Planned Impact

This research project will use a mathematical modelling approach to test competing theories of how different forms of memory are related to one another. The main goal is to advance our understanding of human memory. In the proposed research, a new mathematical model of memory will be developed. This can be used by other researchers as a framework for understanding the relationship between different measures of memory. Although the primary impact of the research is likely to be academic in nature, there is significant potential for the project to have a broader societal impact across a number of groups, as detailed below.

General public
A website will be built with information of the project's aims, background, and findings, and this will be accessible to the general public. A series of public lectures are also planned in order to engage and inform the general public on topics directly related to the project. These include CogTalk (Plymouth University) and outreach events run by the British Psychological Society (e.g., Psychology in the Pub). One aim will be to increase the public's awareness of how mathematical models can be used to guide psychological research in memory and how they can be used to test and develop theories. Another will be to increase the public's appreciation of 1) the multifaceted nature of memory and the different forms it takes, and 2) the importance of using mathematical modelling to identify general principles underlying human memory functioning, which may help to inform how best to utilise memory in everyday life.

Amongst clinical health practitioners, there is a general consensus that certain forms of memory are spared in particular memory disorders such as amnesia and ageing. For instance, there is a view that implicit (unconscious) memory, but not explicit (conscious) memory, is spared in amnesia. Recent research has found evidence to the contrary, showing instead that implicit memory is impaired in amnesia (and ageing). This deficit is actually predicted by the single-system mathematical model of memory that will be used in the proposed research, and demonstrates that this model may ultimately be useful in the evaluation of patients with memory disorders.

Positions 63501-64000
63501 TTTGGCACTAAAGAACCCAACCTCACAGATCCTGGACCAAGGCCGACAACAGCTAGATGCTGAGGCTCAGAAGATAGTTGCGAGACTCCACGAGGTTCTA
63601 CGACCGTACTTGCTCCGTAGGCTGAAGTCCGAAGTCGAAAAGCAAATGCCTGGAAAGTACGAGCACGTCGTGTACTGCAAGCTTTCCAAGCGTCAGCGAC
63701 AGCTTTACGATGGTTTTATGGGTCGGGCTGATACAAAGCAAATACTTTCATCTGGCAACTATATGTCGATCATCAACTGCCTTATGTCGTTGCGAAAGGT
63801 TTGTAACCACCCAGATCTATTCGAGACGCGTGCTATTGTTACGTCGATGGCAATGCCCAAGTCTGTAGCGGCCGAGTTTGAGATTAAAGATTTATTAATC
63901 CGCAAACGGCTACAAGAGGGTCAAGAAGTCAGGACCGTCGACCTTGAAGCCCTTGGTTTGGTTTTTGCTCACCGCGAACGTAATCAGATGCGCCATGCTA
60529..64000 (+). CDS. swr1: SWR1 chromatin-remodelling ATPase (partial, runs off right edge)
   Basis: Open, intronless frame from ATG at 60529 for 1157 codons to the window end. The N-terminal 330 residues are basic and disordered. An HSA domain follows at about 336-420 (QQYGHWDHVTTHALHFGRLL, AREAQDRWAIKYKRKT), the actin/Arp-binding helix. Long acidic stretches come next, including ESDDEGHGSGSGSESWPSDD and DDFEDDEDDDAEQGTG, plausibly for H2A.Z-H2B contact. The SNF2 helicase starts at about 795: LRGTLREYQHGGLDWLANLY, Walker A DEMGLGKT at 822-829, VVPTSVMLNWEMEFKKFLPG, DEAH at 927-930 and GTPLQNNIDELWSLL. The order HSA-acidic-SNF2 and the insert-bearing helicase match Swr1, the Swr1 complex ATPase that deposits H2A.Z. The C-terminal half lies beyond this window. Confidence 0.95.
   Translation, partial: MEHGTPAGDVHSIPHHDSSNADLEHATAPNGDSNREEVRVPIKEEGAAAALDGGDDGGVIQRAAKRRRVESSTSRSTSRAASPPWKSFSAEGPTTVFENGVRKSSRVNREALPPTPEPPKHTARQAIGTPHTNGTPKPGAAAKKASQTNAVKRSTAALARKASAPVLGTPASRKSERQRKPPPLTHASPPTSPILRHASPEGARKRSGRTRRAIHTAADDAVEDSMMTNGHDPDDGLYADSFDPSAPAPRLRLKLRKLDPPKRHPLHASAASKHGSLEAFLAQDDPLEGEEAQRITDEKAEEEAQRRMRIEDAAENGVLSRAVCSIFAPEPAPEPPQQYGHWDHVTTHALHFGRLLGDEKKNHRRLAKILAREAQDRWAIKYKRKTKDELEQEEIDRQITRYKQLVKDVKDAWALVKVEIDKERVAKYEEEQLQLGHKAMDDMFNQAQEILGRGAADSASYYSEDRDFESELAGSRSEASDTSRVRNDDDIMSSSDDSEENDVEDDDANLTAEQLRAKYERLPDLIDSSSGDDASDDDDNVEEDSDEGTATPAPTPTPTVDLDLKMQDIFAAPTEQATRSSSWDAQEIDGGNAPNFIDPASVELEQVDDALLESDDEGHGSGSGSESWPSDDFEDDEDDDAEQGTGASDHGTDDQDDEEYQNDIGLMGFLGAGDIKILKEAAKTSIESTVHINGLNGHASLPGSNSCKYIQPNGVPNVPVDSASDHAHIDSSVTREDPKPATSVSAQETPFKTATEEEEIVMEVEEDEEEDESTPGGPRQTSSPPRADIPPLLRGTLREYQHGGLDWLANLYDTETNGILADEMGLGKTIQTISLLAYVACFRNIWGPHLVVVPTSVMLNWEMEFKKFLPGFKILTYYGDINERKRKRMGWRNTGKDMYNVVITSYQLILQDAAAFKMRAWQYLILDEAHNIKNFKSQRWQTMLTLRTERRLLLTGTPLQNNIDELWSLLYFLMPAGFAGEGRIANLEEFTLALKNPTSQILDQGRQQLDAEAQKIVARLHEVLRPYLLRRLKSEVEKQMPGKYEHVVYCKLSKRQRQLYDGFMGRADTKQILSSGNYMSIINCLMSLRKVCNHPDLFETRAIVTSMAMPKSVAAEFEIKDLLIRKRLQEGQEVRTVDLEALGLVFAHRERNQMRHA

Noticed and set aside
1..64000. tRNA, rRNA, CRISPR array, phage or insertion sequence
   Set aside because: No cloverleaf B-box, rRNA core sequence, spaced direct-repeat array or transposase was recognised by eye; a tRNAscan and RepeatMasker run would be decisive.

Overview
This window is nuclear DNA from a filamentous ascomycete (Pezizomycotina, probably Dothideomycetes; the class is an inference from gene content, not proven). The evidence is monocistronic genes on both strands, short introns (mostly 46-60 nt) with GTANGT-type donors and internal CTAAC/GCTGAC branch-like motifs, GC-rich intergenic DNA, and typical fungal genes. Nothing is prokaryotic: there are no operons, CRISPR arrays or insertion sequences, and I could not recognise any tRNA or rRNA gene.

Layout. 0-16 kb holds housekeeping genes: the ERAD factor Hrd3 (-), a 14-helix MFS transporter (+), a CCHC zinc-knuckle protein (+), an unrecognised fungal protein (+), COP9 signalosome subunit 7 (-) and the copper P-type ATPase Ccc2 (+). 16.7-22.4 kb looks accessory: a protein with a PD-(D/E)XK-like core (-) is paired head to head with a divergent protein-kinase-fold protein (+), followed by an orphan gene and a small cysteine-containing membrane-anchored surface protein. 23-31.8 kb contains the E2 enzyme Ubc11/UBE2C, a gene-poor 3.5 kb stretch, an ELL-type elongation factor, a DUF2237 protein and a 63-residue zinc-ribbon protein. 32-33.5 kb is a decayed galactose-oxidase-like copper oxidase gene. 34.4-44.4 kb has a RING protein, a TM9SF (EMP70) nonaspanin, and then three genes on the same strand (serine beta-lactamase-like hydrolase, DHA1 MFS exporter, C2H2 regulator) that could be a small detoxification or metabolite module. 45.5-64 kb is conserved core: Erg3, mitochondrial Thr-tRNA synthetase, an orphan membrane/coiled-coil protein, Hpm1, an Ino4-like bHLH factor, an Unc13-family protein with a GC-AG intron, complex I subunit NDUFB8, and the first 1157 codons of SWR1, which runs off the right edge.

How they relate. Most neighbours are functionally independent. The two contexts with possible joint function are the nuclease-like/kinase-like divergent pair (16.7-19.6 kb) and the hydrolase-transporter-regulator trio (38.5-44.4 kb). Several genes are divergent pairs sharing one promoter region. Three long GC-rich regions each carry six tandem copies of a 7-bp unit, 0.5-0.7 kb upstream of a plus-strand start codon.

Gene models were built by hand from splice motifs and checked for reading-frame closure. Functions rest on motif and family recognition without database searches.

Academics in other fields
The mathematical model developed in the project may be useful for researchers working in other research fields and disciplines. Indeed, development of the model draws heavily upon signal detection theory, a framework that was originally developed by engineers to detect a signal in background noise. The potential for broad application of signal-detection models is clear: It is currently widely used across diverse areas such as attention, perception, decision making, deception, and eyewitness testimony. The multivariate signal detection modelling framework produced by this research will be useful for more extended applications of signal detection theory in these fields.

Project Staff
The project will also contribute to the development of the cross-transferable skills-base of the Researcher Co-Investigator working on the project. They will receive training in mathematical modelling, a tool which is used in a variety of domains and industries--from the civil service to the private sector--to understand and predict the behaviour of systems. Finally, the project will contribute to the expertise and skills-base of the Principal Investigator, allowing them to build upon the modelling foundations that were successfully laid in previous ESRC funded research.